A baby boy is celebrating his first birthday today with a smile on his new face after a complex surgery removed a large mass that covered his eyes and nose.
Zakary Riegel was born with a rare condition that caused brain tissue to grow in between his eyes and outside of his face to form a large balloon-like cyst.
After his first four months of life were spent in Cincinnati Children’s Hospital, he underwent dangerous life-altering brain surgery to remove the mass that allowed his 46-year-old mother Valeka, a surgical nurse, see her son’s face for the first time.
Now the one-year-old is beginning to reach milestones such as crawling and standing, though he is at a greater risk of developmental disorders and seizures.
One-year-old Zakary Riegel was born with a mass that covered his entire face until undergoing complex surgery at four months old
The boy spent his first four months of life in Cincinnati Children’s Hospital until he grew to 15 pounds in order to have the nine-hour surgery which involved facial reconstruction
When Valeka was five months pregnant with her third son Zakary, a fetal MRI and ultrasound revealed that a tube in his brain had not closed which meant he had encephalocele.
Doctors told Valeka her son would most-likely be born with a cyst on his cheek, yet the outcome was far worse.
He was born with a balloon-like pouch made up of tissue and brain matter that covered his face from his eyes to his mouth.
Encephalocele is a rare birth defect that occurs when the neural tube, a channel that forms the brain and spinal cord, does not completely close as it should in the third and fourth weeks of pregnancy.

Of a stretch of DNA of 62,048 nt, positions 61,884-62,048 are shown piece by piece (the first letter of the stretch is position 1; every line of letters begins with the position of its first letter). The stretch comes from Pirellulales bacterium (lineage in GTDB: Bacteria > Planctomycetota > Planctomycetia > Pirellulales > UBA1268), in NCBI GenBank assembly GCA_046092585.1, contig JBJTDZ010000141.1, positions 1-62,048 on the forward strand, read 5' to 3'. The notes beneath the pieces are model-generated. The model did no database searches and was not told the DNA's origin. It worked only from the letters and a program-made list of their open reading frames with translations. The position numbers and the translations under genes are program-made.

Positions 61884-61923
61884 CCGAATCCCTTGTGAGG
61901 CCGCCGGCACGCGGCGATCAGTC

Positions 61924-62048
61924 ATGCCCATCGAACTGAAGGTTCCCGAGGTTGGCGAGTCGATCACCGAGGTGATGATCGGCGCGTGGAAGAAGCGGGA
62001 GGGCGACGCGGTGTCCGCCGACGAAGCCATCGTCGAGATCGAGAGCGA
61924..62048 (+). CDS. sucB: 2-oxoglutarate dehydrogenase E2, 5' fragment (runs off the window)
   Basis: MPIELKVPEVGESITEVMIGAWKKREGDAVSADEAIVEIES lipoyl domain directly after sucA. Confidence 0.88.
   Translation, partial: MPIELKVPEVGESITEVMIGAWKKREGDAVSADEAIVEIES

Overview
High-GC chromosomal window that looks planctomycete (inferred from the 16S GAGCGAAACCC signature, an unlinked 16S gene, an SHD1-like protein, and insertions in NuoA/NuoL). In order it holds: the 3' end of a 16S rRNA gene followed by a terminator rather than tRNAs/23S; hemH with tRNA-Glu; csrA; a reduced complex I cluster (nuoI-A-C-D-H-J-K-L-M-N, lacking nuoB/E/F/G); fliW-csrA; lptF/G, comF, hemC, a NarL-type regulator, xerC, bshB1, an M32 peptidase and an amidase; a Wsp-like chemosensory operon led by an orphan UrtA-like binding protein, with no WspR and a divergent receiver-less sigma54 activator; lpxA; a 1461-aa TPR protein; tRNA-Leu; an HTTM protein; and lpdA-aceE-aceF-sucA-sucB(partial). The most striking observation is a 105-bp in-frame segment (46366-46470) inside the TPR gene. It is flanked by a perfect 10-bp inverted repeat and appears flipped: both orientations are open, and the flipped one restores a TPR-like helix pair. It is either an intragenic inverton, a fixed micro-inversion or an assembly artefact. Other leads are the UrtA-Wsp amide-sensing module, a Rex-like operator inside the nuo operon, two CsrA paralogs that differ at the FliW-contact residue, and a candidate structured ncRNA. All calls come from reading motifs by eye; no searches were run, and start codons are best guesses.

This results in an opening in the area of the skull between the forehead and nose or the back of skull where parts of the brain grow outward.
It is not known what causes the genetic condition that affects one in 12,000 babies in the US.
WHAT IS ENCEPHALOCELE?
Encephalocele is a rare type of neural tube defect (NTD) present at birth that affects the brain.
The neural tube is a narrow channel that folds and closes during the third and fouth weeks of pregnancy to form the brain and spinal cord.
Encephalocele is described as a sac-like protrusion or projection of the brain and the membranes that cover it through an opening in the skull.
Encephalocele happens when the neural tube does not close completely during pregnancy.
The result is an opening in the midline of the upper part of the skull, the area between the forehead and nose, or the back of the skull.
Usually encephaloceles are found right after birth, but sometimes a small encephalocele in the nose and forehead region can go undetected.
How rare is it?
Center for Disease Control and Prevention estimates that each year about 340 babies or one in 12,000 in the United States are born with encephalocele.
What causes it?
There is a genetic component to the condition, meaning it often occurs among families with a history of spina bifida and anencephaly.
Some researchers also believe that certain environmental exposures before or during pregnancy might be causes, but more research is needed.
Source: Center for Disease Control and Prevention